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This year’s Harvest Moon happens tonight, Sept. 8 and it will also be the moment of our natural satellite’s perigee, or the point at which the Moon is closest to Earth. This means it will light up the night sky even more than usual, and will appear bigger. According to the National Aeronautics and Space Administration, this super Moon will be the last of three successive super Moons in Earth’s Northern Hemisphere.
The fullest phase of the Moon will occur tonight when it moves into the spot in the sky directly opposite the Sun. That will be at 9:38 p.m. Eastern Daylight Time (0138 GMT). This full Moon will be the one closest to the September equinox (which is Sept. 23 this year) and that is why it is so designated as a Harvest Moon. In 2010, the Harvest Moon actually occurred on the same night as the equinox itself. That was the first time such a coincidence had occurred since 1991. Because autumn does not begin until Sept. 23, tonight’s full Moon will be the last of the summer season.
This year’s Harvest Moon is relatively early but, in some years, it can happen as late as Oct. 7. Although Harvest Moons in October generally happen about once every four years, this average can be misleading. For example, the last time October saw a Harvest Moon was in 2009 yet the next one will not occur until 2017. On the other hand, after 2017 it will be only three years more years, in 2020, when the next October Harvest Moon will be seen. Tonight’s full Moon / super Moon will be the third in a series of summer super Moons. July and August’s full Moons also happened during the Moon’s perigee. The super Moon in August was the closest of all three.
It is often thought that Harvest Moons stay in the night sky the longest of other full Moons seen throughout the year, but that story is legend. What makes the Harvest Moon (and the full Moon which follows it, the Hunter’s Moon) unique is that the difference between the times of each evening’s moonrise is much shorter than otherwise. From one night to the next, the moon rises about 30 minutes later (at least when seen from about 40 degrees latitude, north or south). So, for the days surrounding the actual date of the full Moon, the period of darkness between sunset and moonrise is shorter.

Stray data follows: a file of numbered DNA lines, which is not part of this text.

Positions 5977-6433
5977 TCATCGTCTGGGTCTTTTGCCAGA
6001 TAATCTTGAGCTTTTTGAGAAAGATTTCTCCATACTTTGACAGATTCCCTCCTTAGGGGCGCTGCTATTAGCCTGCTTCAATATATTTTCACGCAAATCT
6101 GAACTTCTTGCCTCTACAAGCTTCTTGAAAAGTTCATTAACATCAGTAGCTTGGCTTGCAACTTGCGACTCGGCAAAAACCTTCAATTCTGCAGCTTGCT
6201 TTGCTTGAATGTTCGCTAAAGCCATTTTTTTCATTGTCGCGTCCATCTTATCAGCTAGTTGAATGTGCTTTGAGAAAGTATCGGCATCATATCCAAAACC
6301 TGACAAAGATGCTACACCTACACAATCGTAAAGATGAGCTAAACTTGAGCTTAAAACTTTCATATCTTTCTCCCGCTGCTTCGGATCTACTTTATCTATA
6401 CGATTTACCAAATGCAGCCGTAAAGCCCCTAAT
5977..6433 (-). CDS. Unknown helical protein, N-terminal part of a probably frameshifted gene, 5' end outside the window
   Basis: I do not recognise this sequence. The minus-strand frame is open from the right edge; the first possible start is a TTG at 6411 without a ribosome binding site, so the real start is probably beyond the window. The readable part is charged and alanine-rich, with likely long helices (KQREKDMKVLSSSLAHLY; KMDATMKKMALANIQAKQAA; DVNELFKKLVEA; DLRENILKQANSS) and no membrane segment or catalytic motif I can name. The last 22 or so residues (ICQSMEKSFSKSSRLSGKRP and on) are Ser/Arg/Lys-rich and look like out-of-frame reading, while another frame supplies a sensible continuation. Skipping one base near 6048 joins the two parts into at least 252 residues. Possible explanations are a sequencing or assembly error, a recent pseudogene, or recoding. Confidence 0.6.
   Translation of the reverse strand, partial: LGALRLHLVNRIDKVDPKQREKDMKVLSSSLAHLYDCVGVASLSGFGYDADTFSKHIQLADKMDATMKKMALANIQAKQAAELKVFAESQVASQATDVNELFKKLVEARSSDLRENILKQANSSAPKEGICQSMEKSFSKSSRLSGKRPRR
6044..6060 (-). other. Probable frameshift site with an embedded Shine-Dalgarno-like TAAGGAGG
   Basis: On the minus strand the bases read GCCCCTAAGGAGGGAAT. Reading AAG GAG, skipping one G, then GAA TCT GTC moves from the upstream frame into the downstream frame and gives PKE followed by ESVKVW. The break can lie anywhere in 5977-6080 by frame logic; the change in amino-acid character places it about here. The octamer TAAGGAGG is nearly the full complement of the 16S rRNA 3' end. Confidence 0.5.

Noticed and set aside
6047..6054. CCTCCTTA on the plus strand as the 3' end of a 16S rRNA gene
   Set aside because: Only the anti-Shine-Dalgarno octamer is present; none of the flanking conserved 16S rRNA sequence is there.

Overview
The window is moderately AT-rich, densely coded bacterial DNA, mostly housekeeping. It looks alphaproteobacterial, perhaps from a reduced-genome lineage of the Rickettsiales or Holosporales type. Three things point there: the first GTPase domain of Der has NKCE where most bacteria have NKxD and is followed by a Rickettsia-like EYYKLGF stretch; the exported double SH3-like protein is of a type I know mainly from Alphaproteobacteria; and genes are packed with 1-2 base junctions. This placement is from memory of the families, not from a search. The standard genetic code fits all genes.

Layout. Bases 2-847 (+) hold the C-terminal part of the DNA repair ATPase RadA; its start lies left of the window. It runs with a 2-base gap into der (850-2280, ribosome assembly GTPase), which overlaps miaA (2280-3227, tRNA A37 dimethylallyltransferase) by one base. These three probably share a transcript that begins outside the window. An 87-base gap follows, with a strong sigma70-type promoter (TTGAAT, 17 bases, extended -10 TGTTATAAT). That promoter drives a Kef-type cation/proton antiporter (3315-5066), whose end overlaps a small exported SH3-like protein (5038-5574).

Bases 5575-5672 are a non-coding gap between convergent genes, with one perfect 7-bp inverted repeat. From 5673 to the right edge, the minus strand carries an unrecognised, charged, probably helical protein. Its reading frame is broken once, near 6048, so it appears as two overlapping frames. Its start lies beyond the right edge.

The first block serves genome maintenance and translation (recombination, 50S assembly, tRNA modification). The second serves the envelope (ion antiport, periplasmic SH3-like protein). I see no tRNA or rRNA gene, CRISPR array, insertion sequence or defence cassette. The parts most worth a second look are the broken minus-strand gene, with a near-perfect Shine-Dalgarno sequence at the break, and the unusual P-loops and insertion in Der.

During this time of year, the daily lag in the time of moonrise is smaller than usual. As the Moon travels along the path of the Sun in the sky known as the elliptic, it makes the smallest apparent angle with the eastern horizon, at least when seen from northern latitudes. Usually, as the Moon moves through its monthly cycle, it rises over the eastern horizon an average of 46 minutes later with each successive night. However, during the three nights of Sept. 7 to Sept. 9, the moonrise happens approximately 38 minutes later each evening (in North America). The actual difference in moonrise times increases as one moves south.
Approximately half of the continental United States should have clear skies for viewing tonight’s Harvest Moon / super Moon. Clouds are forecast, however, for much of the central areas, the desert southwest and the eastern seaboard.
By Gregory Baskin